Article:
German poker player Heinz wins $8.7 million jackpot

LAS VEGAS Wed Nov 9, 2011 5:50pm EST

Pius Heinz of Germany holds up stacks of cash after beating Martin Staszko of the Czech Republic to win the championship bracelet and $8.7 million in prize money during the World Series of Poker main event at the Rio hotel-casino in Las Vegas, Nevada, November 9, 2011. REUTERS/Las Vegas Sun/Steve Marcus

Pius Heinz of Germany holds up stacks of cash after beating Martin Staszko of the Czech Republic to win the championship bracelet and $8.7 million in prize money during the World Series of Poker main event at the Rio hotel-casino in Las Vegas, Nevada, November 9, 2011.

Credit: Reuters/Las Vegas Sun/Steve Marcus

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LAS VEGAS (Reuters) - Professional German poker player Pius Heinz won an $8.7 million jackpot in the World Series of Poker championship, the third highest payout for a poker champion in history, organizers said on Wednesday.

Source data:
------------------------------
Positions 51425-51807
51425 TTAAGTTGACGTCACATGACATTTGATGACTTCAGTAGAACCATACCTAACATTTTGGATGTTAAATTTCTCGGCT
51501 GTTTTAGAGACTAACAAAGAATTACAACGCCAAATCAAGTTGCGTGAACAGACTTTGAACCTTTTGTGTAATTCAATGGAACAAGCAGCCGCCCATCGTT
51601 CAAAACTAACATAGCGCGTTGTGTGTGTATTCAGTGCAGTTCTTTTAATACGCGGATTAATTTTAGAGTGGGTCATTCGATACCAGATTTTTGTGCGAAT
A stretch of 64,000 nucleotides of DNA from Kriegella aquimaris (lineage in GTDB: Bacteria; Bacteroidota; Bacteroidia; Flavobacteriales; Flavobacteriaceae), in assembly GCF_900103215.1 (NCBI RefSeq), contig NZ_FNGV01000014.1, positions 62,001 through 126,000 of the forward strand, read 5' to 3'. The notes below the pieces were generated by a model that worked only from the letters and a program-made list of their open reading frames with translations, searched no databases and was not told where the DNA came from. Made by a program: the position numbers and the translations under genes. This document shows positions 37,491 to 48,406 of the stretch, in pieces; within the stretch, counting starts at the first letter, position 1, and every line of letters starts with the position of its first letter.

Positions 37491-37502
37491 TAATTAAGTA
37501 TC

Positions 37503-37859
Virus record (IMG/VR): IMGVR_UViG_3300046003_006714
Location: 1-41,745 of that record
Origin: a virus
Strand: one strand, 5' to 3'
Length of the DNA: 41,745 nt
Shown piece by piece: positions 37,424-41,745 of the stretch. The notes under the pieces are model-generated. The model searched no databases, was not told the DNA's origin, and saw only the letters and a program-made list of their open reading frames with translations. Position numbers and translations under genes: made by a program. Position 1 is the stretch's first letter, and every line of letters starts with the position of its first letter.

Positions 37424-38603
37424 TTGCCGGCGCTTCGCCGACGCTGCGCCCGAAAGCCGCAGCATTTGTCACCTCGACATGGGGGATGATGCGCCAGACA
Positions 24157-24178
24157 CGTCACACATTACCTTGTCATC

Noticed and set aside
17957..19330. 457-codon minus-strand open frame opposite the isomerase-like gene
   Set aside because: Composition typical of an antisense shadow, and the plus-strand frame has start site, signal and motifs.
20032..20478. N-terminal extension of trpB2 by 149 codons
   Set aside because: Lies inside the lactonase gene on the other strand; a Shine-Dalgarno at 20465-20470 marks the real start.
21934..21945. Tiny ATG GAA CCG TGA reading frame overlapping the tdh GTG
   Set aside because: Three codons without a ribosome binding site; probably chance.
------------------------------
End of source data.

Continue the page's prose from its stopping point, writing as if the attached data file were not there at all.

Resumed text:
Heinz, 22, became the first German to win poker's most prestigious title, coming out on top of a field of more than 6,800 players from 85 countries, a statement on the World Series of Poker website said.

It said Heinz, who has played full-time poker for about four years, was also given a World Series of Poker gold and diamond bracelet, the game's most coveted prize, after his win in the final championship round at the Rio Hotel and Casino in Las Vegas.

"This is the happiest day of my life, obviously. I really am speechless right now. I could not imagine this would ever happen to me," he said after his victory, according to the World Series of Poker website.

Heinz, of Cologne, had entered the final round of the tournament on Sunday with a lower chip stack than all but two of his eight opponents, but ended the night as chip leader, the statement said.

When play resumed on Tuesday, only three players remained. American Ben Lamb, winner of the 2011 World Series of Poker 'Player of the Year' race, was eliminated in the opening moments of the final table's last stages, the statement said.

That left Heinz to battle Czech player Martin Staszko, who had the least live poker experience of the final trio, in a six-hour duel.

"The final hand was dealt when Heinz bested Staszko holding ace-king. Neither player made a pair, which meant Heinz's ace-high played as the winning hand," the statement said.

Staszko came away with $5.4 million for second place while Lamb, of Tulsa, Oklahoma, netted $4 million for third.

(Writing by Cynthia Johnston; Editing by Jerry Norton)

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